As defined by David Ogilvy, a brand is:
The intangible sum of a product's attributes: its name, packaging, and price, its history, its reputation, and the way it's advertised.Brands can be established around tangible and intangible goods and services, organisations or people - think Aston Martin, Coca-cola, David Beckham and Kevin Rudd.
Kevin Rudd? Yes I believe that government also has brands. Organisations such as Centrelink, ATO and Medicare, products such as e-Tax and people such as the Prime Minister all exhibit the traits of brands and can be marketed and promoted in that manner.
This makes it relevant to consider the latest report on the social life of brands from Ogilvy International, Can brands have a social life? How brands in Asia can benefit from interacting with customers through social media (PDF).
This report, discussed through their Open Room blog, looks at how social media is being used across Asia to accelerate and reshape the dialogue between citizens and between citizens and brands (including government).
In each of the twelve countries featured (China, Hong Kong, India, Indonesia, Japan, South Korea, Malaysia, Pakistan, Philippines, Singapore, Taiwan, Thailand, Vietnam) the experience is slightly different in flavour, however the overall them and trend is the same.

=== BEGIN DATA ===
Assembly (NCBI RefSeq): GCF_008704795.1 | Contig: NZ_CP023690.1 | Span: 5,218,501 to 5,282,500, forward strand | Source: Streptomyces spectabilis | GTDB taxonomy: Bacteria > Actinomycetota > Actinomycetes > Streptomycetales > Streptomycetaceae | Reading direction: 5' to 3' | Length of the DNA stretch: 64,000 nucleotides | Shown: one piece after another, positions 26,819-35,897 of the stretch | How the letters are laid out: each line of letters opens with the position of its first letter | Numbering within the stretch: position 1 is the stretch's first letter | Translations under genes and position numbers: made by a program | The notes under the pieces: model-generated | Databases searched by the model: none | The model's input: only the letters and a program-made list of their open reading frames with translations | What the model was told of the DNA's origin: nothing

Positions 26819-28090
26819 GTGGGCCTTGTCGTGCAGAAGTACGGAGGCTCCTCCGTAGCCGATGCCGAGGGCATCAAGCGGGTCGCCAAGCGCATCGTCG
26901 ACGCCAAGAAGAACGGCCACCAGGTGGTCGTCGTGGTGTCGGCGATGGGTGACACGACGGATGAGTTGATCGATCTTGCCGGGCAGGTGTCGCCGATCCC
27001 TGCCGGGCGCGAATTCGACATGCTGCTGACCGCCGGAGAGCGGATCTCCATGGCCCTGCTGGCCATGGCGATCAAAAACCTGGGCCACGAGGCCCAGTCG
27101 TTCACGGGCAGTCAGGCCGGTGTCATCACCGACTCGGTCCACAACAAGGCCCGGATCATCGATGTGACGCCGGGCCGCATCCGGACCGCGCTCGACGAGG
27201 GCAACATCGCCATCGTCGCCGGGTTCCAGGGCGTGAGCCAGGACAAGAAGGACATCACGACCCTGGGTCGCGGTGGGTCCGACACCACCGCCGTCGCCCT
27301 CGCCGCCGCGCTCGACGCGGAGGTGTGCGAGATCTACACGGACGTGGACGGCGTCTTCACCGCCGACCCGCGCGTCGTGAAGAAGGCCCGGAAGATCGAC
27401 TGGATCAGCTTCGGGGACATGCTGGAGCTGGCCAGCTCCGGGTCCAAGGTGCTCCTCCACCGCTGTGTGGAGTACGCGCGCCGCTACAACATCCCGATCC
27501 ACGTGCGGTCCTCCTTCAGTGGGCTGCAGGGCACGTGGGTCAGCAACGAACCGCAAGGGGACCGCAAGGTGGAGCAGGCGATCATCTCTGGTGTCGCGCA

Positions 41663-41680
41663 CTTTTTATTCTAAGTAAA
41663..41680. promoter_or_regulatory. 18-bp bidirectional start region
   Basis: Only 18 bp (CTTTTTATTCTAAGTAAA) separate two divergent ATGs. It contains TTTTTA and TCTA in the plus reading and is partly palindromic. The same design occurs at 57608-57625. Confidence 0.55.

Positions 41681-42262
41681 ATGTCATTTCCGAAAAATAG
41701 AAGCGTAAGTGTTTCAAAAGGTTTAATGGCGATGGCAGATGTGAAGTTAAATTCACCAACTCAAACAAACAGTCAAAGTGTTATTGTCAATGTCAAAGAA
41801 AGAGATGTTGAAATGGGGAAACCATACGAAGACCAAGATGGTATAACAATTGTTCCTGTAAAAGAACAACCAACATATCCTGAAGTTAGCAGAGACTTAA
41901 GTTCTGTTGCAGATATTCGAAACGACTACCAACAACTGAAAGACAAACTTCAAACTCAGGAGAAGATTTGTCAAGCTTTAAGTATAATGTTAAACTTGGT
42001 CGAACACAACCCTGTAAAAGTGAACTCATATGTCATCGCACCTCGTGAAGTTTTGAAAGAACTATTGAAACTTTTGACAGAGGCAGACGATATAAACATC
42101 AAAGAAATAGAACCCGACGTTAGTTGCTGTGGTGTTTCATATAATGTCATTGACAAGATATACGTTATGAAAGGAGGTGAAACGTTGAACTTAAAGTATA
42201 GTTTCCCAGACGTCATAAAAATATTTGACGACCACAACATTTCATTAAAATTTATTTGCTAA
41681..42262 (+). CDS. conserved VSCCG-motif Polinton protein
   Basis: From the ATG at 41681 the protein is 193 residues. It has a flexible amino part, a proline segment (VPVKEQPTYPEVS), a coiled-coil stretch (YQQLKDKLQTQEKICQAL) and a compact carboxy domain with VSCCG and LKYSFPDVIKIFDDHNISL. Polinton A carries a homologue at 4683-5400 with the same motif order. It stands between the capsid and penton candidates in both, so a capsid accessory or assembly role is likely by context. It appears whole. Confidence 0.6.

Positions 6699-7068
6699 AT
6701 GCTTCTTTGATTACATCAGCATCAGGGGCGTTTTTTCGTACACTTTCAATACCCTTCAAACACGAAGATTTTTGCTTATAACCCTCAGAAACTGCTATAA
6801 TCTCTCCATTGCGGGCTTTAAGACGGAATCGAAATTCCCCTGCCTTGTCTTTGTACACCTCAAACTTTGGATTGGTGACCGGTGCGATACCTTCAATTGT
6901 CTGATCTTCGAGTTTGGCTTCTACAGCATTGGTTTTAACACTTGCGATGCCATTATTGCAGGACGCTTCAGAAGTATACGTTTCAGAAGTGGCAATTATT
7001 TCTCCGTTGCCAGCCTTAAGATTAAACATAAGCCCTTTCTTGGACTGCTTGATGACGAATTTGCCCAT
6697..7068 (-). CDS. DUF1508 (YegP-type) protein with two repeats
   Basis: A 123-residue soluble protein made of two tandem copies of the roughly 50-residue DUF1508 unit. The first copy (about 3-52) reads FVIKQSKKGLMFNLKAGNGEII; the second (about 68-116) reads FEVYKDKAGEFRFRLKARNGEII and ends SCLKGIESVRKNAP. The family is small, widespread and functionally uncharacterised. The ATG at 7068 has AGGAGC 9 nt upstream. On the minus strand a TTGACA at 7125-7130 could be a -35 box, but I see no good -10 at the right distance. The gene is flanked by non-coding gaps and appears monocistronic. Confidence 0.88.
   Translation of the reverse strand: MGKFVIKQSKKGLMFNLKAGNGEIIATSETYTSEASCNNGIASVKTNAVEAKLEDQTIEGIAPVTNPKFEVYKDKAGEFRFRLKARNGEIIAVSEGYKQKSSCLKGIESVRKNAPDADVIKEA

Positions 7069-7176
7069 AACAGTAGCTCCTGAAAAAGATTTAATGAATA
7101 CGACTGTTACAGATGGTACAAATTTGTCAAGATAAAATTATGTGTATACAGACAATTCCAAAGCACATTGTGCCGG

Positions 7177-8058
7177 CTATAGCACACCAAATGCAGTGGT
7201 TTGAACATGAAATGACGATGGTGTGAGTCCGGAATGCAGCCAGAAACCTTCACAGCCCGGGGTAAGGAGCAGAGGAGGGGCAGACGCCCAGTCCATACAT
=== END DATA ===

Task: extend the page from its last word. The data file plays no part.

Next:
This theme reflects the same experience in western countries such as the US, UK and Australia.
To pull out a few important themes considered in the report,
- Consumer opinion counts more than ever
- Social media is a pivotal part of the consumer's digital ecosystem
- The Y-Generation live their lives in social media and if you’re not talking to them,
- someone else will
- Social media is all about managing 'influencers', creating a dialogue with the most important influencers and having them spread the word for you
- Letting go of the brand is a reality of social media and it’s critical that the brand’s senior management fully understand the implications, and are willing to take the risk as well as commit resource
- Social media success has to be embedded in honesty and trust by playing to the brand’s core values and ideals. No falsifications
- Brands that disclose conflicts of interest, are responsive to questions, and permit negative as well as positive discussion are most likely to get accepted.
- Brands need to be willing to contribute to be accepted in social media. Even to go as far as contributing unconditionally.
Truth, honesty, openness and collaboration are all values that are highly regarded but are often difficult for organisations to embody.
I think the real dilemma many organisations, particularly in the public sector, need to first address is how to reshape their own culture and values to allow them to fruitfully engage online.